FACES OF POVERTY: THE WORKING POOR Agenda Define “working poor” Overview of the WDC Profile of the working poor in Racine Work readiness challenges of the working poor Case scenarios Economic impact of poverty in Racine Working poor? What does that mean?
Download Policy: Content on the Website is provided to you AS IS for your information and personal use and may not be sold / licensed / shared on other websites without getting consent from its author.While downloading, if for some reason you are not able to download a presentation, the publisher may have deleted the file from their server.
Sources: U.S. Census Bureau, U.S. Bureau of Labor Statistics
Sources: U.S. Census Bureau, U.S. Bureau of Labor Statistics, YouTube (video)
Source: YouTube Video
35 yr. old Black male, HS/GED, temporary employment history with annual wages of $10,000.
20-30 yr. old female with 1 or more children with annual wages of $16,000
25-29 yr. old female, 2 to 3 children, HS/GED, employed in retail or health care (CNA) with annual wages of $18,000
27 yr. old Black male, w/o HS/GED, temporary employment history, with annual wages of $12,000
Male with average annual wages of $5,000
79% 23-54 yrs. old
Source: WDC Quarterly SurveysProfile of the “working poor”
78% 23-54 yrs. old
54% < $10,000
25% >$10,000 - $20,000
71% - part-time, operator, assembly, skilled trades and service industry
51% - driver’s license
Source: WDC Quarterly Report
23% < HS/GED
64% < $10,00
20% >$10,000 - $20,000
54% - part-time, operator,
trades and service industry
58% - driver’s license
Source: YouTube Video
Source: Bridges out of Poverty, Payne, DeVol, Dreussi Smith
Sue recently graduated with an LPN credential. She’s obtained a job in Kenosha 15 miles from her home in Racine. While attending school she lived with her mother who cared for her children, but she has moved in with her boyfriend who is also the father of two of her four children. She depends on her boyfriend for transportation to and from work and he picks her children up from school. Sue and her mom are not talking since her boyfriend insulted her mom. Sue has used all her sick days and has been late for work several times.
Sue gets a collect call at work from her boyfriend. He’s unable to pick her kids up from school. Jane leaves work to pick-up her kids and returns the next day to find she has been terminated.
What work readiness challenges does Sue face?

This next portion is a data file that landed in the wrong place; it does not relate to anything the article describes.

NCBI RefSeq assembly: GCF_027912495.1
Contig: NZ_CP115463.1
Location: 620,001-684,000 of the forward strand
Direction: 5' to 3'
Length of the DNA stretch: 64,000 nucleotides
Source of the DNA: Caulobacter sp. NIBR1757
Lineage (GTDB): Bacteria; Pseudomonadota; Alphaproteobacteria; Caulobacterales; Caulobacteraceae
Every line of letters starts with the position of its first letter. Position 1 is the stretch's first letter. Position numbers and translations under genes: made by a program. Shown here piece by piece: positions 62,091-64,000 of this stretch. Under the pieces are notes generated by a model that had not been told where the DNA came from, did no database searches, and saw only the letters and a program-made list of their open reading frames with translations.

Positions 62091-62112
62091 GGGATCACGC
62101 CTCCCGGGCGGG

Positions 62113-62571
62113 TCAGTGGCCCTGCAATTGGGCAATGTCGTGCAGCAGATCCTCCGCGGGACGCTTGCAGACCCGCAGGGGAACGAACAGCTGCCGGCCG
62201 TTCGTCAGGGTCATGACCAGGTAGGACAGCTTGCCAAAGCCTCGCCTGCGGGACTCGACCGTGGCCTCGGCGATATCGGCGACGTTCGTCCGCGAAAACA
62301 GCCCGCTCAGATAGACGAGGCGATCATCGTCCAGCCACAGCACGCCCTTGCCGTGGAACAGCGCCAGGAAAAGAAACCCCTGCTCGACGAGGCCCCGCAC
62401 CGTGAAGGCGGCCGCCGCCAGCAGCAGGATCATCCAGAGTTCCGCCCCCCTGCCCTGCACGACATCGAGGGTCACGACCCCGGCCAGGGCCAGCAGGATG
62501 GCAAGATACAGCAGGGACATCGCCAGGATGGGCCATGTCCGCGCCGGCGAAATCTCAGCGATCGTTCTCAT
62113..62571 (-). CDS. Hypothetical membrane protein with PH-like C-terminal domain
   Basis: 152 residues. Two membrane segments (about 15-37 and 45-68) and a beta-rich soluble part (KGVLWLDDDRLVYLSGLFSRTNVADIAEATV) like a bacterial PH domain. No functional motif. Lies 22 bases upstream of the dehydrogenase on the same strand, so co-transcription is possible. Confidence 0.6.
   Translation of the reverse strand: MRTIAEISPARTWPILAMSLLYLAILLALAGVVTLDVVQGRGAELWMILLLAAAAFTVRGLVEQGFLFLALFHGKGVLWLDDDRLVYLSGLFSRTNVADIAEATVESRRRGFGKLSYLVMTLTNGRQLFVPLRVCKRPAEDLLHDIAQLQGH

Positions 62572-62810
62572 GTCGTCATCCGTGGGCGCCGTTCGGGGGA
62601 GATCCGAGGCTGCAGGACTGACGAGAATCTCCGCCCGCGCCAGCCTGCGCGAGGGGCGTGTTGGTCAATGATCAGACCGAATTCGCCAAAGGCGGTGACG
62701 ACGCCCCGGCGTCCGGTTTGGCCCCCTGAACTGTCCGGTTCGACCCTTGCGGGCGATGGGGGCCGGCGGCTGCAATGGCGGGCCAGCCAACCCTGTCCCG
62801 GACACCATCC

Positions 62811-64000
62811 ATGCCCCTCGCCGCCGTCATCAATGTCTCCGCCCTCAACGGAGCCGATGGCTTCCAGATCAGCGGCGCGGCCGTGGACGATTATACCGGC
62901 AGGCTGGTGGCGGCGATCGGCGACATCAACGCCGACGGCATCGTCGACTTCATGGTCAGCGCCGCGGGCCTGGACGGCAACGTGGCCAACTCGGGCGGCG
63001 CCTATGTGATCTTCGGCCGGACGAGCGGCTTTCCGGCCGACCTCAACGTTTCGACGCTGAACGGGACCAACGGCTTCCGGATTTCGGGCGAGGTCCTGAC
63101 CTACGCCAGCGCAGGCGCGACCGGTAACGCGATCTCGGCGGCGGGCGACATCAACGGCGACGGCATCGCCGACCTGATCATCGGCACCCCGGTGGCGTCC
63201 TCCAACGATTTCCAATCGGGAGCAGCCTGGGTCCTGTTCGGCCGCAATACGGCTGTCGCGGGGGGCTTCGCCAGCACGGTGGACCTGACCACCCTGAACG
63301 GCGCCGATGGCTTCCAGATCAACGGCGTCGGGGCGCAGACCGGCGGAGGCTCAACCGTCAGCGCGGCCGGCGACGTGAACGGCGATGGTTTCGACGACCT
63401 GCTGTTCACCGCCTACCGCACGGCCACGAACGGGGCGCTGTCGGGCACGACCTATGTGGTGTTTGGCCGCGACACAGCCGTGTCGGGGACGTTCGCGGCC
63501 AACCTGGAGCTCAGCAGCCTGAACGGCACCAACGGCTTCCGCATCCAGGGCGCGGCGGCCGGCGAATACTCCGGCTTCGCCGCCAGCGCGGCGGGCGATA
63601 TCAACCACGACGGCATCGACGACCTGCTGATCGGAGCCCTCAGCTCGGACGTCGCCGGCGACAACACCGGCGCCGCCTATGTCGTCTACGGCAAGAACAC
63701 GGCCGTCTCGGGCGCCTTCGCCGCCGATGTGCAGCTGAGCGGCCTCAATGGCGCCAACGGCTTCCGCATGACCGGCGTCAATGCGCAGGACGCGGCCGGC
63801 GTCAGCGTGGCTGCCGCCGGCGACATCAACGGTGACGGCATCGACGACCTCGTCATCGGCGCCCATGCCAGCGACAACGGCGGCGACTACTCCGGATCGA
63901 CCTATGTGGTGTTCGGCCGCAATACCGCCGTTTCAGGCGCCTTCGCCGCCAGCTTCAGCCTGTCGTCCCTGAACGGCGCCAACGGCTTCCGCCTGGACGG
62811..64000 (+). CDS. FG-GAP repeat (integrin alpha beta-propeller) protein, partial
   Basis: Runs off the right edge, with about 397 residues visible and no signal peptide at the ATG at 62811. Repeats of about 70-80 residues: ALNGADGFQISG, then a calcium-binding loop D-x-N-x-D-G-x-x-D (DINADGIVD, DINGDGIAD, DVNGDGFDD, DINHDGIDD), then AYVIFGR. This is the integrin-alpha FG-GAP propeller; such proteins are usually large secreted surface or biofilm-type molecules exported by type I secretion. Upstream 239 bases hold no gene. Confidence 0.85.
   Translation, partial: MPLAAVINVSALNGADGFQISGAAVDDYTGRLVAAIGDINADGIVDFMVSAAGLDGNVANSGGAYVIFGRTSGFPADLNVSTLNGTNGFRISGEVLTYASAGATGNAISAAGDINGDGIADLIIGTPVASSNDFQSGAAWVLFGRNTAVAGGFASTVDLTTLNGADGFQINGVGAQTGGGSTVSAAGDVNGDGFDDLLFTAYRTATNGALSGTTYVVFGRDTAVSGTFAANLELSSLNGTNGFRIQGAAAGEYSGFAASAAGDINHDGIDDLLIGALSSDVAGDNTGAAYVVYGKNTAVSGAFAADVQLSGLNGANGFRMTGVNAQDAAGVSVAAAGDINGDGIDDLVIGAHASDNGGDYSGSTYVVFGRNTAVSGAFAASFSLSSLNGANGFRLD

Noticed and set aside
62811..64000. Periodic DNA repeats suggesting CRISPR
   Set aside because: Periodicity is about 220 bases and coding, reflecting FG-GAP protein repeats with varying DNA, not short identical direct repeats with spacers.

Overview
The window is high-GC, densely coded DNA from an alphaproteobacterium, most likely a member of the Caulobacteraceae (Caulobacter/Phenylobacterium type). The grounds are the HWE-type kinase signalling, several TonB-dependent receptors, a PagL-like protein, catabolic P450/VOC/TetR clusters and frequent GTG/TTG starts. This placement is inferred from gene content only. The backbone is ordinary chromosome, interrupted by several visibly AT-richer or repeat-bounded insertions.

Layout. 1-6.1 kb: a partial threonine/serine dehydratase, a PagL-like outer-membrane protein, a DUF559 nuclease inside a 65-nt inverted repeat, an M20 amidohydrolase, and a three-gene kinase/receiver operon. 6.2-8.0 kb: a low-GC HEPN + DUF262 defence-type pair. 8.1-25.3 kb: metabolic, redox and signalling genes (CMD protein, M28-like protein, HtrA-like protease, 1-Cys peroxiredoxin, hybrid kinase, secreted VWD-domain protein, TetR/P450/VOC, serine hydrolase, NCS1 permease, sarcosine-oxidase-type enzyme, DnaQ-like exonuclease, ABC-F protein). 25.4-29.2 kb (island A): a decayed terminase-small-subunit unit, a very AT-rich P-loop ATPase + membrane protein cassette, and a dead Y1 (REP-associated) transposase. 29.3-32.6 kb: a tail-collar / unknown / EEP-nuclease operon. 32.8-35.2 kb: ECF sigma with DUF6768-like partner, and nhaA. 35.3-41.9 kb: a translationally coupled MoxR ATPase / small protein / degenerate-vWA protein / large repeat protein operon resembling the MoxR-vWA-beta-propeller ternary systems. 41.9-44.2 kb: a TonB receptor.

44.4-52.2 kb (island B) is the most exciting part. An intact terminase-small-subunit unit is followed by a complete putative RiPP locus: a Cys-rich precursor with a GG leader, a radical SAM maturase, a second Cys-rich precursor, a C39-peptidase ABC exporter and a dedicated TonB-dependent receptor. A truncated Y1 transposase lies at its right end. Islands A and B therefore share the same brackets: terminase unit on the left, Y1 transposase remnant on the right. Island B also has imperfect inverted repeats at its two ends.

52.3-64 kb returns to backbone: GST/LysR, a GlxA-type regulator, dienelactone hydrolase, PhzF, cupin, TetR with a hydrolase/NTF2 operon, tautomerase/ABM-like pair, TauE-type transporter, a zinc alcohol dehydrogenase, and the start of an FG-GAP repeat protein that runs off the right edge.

John is a 25-year-old high school drop-out who has been accepted into a 14-week, 5-day a week, 8-hour-a-day training program. Upon completion of the program, he will have a 95% chance of obtaining employment with a salary of $13.50/hr. The only caveats are he must attend every day, must be on time and must complete the program with a passing grade.
On week ten of the program, John doesn’t show up. His mother calls at 1:00 p.m. to report he was placed in custody over the weekend for failure to pay child support. Further, he will not be released until he pays arrears of $5,000.
What work readiness challenges does John face?
Mary is a 26 year old woman with three children. She is on probation for assaulting her ex-boyfriend’s new girlfriend and her 10-year-old son is on supervision for hitting his teacher. Mary has been on and off public assistance since her first child was born. She’s currently receiving food stamps, child care assistance, and medical assistance.
Mary has the following obligations and she doesn’t have a valid driver’s license or a vehicle:
1) She must comply with an employability plan that includes spending 32 hours a week
searching for employment.
2) She must attend monthly meetings with her probation agent and must pay $100 a month
towards $3,000 in court-ordered restitution.
3) She must attend monthly appointments with her 10-year-old son’s social worker.
4) She must attend weekly anger management counseling and family counseling sessions.
What work readiness and life challenges does Mary face?
Larry was a participant in CNC Boot Camp #2. Prior to Boot Camp, he had been imprisoned for three years. While incarcerated, he earned his HSED, passed food service certification coursework and earned a welding certificate. After his release, he held a temporary assignment for six months earning 5.75 per hour. He was concerned that his criminal background, work history, and lack of education would prevent him from carving out a stable future. In his own words, he wanted “to achieve a better life for my family as well as myself.” He also wanted “to reach my goals of being a better man and a positive role model in the community.” He was receiving FoodStamps.
Larry successfully completed our CNC Boot Camp in early August 2005 and accepted an offer to work at Pioneer Products through a temporary agency earning 10.00/hr. The following he was hired permanently and has worked continuously since with the same employer. Until the recent economic downturn, he was able to schedule regular overtime. He now earns 11.50/hr and is able to provide for his family and afford some of the extras that had always been out of reach. He is not only one of our success stories, but the company hiring him likes to quote his story as one of their successes also. They recognized his potential, invested in his on- the-job training, and are pleased with his work. He meets or exceeds standards for both quality and production numbers. So far, he has not been affected by the layoffs.